tonnes of co2 emitted
acres of forest lost
In Sabah, Malaysian Borneo we partner with HUTAN-KOCP and the Sabah Wildlife Department (SWD) on our Orangutan Project. Two years ago, a team from Chester Zoo travelled out to Sabah, to assist our partners to construct artificial bridges, designed using webbing material from the zoo, to allow orangutans to move around in an area where their habitat has become fragmented.
Two years on and a team of four staff are back in Borneo to assist our partners. Dr Nick Davies (Assistant Mammal Curator) and Debi Williams (Primate Keeper) are assisting with the orangutan bridge project and have been joined by Wayne McLeod (Birds Team Leader) and Paul Morris (Bird Keeper) who are assisting with a new project. There are eight species of hornbill found in the Kinabatangan region and, this year, we’re also working with HUTAN-KOCP and other partners on artificial hornbill nest box construction.
Read on to hear the team’s latest update from Nick:
“After months of preparation and planning, and a last minute panic for a forgotten mosquito net, we met at Manchester airport at 4am to begin the long journey to Borneo. Our first night in Borneo was spent in Sandakan; two hours’ drive away from our final destination of Sukau.
We were able to recover from the long flight and planned to meet Markiss and Eddie from the HUTAN-KOCP team the next morning. Our first day in Sukau was spent meeting the team we’d be working with and plan the activities for the next two weeks. Before we left the UK, we’d packaged up a box of materials to send over and luckily this had arrived in time!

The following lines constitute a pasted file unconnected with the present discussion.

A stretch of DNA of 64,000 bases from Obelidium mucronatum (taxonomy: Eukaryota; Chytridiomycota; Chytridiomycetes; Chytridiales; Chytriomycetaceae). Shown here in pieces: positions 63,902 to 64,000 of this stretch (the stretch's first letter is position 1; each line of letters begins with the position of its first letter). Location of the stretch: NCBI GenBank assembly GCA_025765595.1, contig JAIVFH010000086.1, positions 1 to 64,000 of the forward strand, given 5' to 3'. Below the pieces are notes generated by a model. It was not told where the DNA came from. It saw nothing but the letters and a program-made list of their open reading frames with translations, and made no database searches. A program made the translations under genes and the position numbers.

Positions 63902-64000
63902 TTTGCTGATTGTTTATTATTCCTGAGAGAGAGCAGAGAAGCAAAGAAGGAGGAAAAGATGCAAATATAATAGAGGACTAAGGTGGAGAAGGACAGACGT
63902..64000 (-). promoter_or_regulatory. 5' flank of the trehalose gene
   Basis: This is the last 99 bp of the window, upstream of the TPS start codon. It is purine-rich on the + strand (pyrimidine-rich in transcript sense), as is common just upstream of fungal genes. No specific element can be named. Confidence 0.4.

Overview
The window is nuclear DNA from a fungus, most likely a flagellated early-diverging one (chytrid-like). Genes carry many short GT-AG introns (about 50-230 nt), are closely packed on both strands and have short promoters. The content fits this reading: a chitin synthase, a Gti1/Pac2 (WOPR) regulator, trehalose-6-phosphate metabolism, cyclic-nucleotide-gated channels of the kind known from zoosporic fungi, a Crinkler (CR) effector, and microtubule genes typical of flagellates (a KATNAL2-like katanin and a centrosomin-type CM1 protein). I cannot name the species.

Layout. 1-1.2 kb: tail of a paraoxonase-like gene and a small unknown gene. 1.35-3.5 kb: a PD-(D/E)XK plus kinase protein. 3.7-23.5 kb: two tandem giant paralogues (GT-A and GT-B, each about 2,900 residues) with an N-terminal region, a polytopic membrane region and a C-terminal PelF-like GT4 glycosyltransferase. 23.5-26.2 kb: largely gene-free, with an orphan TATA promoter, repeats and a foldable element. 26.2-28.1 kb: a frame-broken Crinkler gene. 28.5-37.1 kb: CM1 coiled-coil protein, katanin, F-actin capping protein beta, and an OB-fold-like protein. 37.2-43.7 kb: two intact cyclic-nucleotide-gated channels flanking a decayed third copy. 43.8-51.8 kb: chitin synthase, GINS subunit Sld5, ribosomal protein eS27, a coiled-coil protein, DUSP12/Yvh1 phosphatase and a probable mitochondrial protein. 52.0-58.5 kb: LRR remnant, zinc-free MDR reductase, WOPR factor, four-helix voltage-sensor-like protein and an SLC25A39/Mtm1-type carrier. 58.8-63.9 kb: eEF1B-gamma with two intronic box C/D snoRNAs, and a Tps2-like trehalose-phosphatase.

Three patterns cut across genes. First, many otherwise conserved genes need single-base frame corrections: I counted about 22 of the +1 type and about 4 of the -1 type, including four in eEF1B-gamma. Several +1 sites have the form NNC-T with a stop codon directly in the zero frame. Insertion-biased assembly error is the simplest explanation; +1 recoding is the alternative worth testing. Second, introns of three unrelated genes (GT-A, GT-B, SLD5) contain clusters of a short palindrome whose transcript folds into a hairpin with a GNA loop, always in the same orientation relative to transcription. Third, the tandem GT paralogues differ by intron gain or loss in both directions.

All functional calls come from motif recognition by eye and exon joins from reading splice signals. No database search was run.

Following a briefing session, we went out to do a recce of the bridges we helped construct two years ago. We spotted long tailed macaques on one of the bridges and, even better, was the sight of orangutan nests on both sides of one bridge which is really positive. We’ll be putting camera traps up on a few of the bridges this week to monitor them.
This will be really important so we can assess how successful they are. Orangutans are very cautious and although locations of nests near the current bridges are positive signs, it is very difficult to get proof of their use. We are also looking at different designs and the best location for bridges. Some orangutans are known to be trapped in small pockets of forest which is not sustainable. Using the expert knowledge of the HUTAN-KOCP orangutan team, we have identified the best locations for bridges which will have maximum benefit.
The hornbill team had a great start to their trip as well - Paul and Wayne were thrilled to spot helmeted hornbills on their first day in Sukau! They met up with two keepers from Beauval Zoo in France who are also assisting HUTAN-KOCP with the hornbill project, and half the team have been busy purchasing the necessary items from their ‘hornbill next box shopping list’!
The list included two large water barrels, chicken wire, polystyrene and some bags of cement. The rest of the hornbill team went on a recce to find the best location for the boxes….and unfortunately they also found the leeches!
The sizes of the nest boxes are really important with height, width, hole location and size needing to be the right dimension. Even the floor shape needs to be right to make sure the eggs stay in the right place. All these things have been learnt from years of experience working with and successfully breeding large hornbills at Chester and Beauval”.
I'm Nick Davies, Assistant Mammal Curator at Chester Zoo, and I Act for Wildlife
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